War Stories

Trump’s Troop Tantrum

There’s no strategy behind the decision to withdraw U.S. troops from Germany. It’s about the president’s anger and ego.

Merkel looks toward the camera as Trump and Stoltenberg walk past her.
NATO Secretary General Jens Stoltenberg, U.S. President Donald Trump, and German Chancellor Angela Merkel in London on Dec. 4. Adrian Dennis/Getty Images

The Pentagon has started to execute President Donald Trump’s order to withdraw one-third of the U.S. troops in Germany—reducing their numbers from 36,000 to 24,000. Three things about this move are already clear.

First, far from being “a major strategic and positive shift,” as Secretary of Defense Mark Esper characterized it at a news conference Wednesday, it is purely an outburst of Trump’s angst and revenge, aimed at German Chancellor Angela Merkel, for various slights against him.

Second, the strategic shift it bodes would not be at all positive for the NATO alliance—and, contrary to Trump’s intentions, it would cost the United States more money.

Finally, in part for those reasons, defense officials are slow-rolling the pullout, to the point where only a small fraction of the troops will have left Germany by this fall’s election. Then, if Trump loses, the plan will be discarded, as if it had never been put forth, and the rest of the troops will stay where they are.

A Pentagon officer who is involved with the new policy told me that a small number of troops could leave Germany in a matter of weeks, but “in the main,” the withdrawal would take “years.” In part, this is a matter of logistics: It takes a while to load up and move heavy weapons systems, arrange new housing for troops’ families, and so forth. But if officers really wanted to do this, they could do it more quickly than “years” (with an S on the end).

Officers know that, whatever Esper says in public, this is not about strategy. Trump himself exposed the lie at a spontaneous press Q&A outside the White House on Wednesday. Asked about the withdrawal plan, he launched into his familiar America First tirade. “Germany’s delinquent,” he complained. “They haven’t paid their fees. They haven’t paid their NATO fees. They’re way off. And they’ve been off for years, and they have no intention of paying it. The United States has been taken advantage of. … I’m here, and I’m straightening this out. … Why should we keep our troops there? Germany says they’re good for their economy. Well, I’m doing what’s good for our economy.” He then added, turning the exchange into a campaign ad, “With Biden, our country wouldn’t have a chance.”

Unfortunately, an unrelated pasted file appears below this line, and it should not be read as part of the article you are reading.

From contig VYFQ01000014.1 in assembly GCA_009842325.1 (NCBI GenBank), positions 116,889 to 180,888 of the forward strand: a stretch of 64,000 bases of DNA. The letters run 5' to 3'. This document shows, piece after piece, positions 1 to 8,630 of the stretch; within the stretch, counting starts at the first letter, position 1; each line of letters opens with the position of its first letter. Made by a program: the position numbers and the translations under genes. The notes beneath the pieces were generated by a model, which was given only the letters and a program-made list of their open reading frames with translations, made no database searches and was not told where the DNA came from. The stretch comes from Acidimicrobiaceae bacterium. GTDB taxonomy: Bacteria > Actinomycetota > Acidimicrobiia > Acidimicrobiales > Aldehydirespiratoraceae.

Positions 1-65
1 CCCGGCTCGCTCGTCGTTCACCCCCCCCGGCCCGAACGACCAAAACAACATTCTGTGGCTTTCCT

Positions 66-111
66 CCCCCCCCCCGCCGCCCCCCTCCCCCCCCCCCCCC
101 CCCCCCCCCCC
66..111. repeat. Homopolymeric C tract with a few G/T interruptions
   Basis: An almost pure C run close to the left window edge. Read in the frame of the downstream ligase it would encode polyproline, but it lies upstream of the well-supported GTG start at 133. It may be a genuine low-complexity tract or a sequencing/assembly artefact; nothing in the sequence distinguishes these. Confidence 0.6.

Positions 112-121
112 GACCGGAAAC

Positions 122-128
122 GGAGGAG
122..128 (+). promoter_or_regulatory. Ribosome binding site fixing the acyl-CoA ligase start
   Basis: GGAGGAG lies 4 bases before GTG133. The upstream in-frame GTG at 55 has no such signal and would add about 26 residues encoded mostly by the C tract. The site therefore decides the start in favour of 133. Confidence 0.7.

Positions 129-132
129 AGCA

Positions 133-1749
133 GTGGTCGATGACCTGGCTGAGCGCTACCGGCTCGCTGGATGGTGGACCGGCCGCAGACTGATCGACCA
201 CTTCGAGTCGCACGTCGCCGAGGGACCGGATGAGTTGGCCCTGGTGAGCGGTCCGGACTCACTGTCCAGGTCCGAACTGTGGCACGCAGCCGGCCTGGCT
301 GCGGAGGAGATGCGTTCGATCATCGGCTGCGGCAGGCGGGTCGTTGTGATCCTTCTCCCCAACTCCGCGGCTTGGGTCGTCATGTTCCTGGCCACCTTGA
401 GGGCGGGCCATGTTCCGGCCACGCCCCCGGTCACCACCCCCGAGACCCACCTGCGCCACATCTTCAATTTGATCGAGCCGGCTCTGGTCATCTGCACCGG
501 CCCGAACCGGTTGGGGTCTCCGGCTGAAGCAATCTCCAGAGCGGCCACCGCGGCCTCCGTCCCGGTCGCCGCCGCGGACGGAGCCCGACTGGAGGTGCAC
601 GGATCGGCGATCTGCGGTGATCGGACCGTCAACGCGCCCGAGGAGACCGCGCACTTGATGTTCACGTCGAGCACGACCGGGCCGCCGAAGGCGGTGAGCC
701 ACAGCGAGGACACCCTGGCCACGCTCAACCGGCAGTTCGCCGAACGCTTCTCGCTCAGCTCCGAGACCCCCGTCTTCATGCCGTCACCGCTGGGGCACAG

It is also worth noting that Trump first announced his intention to pull out troops in early June—without consulting either German authorities or his own top aides—just days after Merkel rejected his offer to hold the next G-7 summit at Camp David, in person. (Merkel cited travel restrictions mandated by the COVID-19 pandemic.) Some U.S. officials see a connection between the two events.

One irony is that the withdrawal will put a greater burden on the U.S. defense budget. Money would be saved if Trump disbanded the military units that he was withdrawing, but that’s not what he’s doing. According to Esper, 6,400 of the troops—more than half of the 11,900 that will be moved out of Germany—are simply being “repositioned” to other parts of Europe, mainly Italy, Belgium, and possibly, at some point in the unspecified future, Poland. It will cost a fair bit of change to build or expand new structures and facilities in these countries. (Another telling irony: Italy and Belgium don’t pay as much for defense as Trump wants them to pay either. This is simply revenge against Merkel.)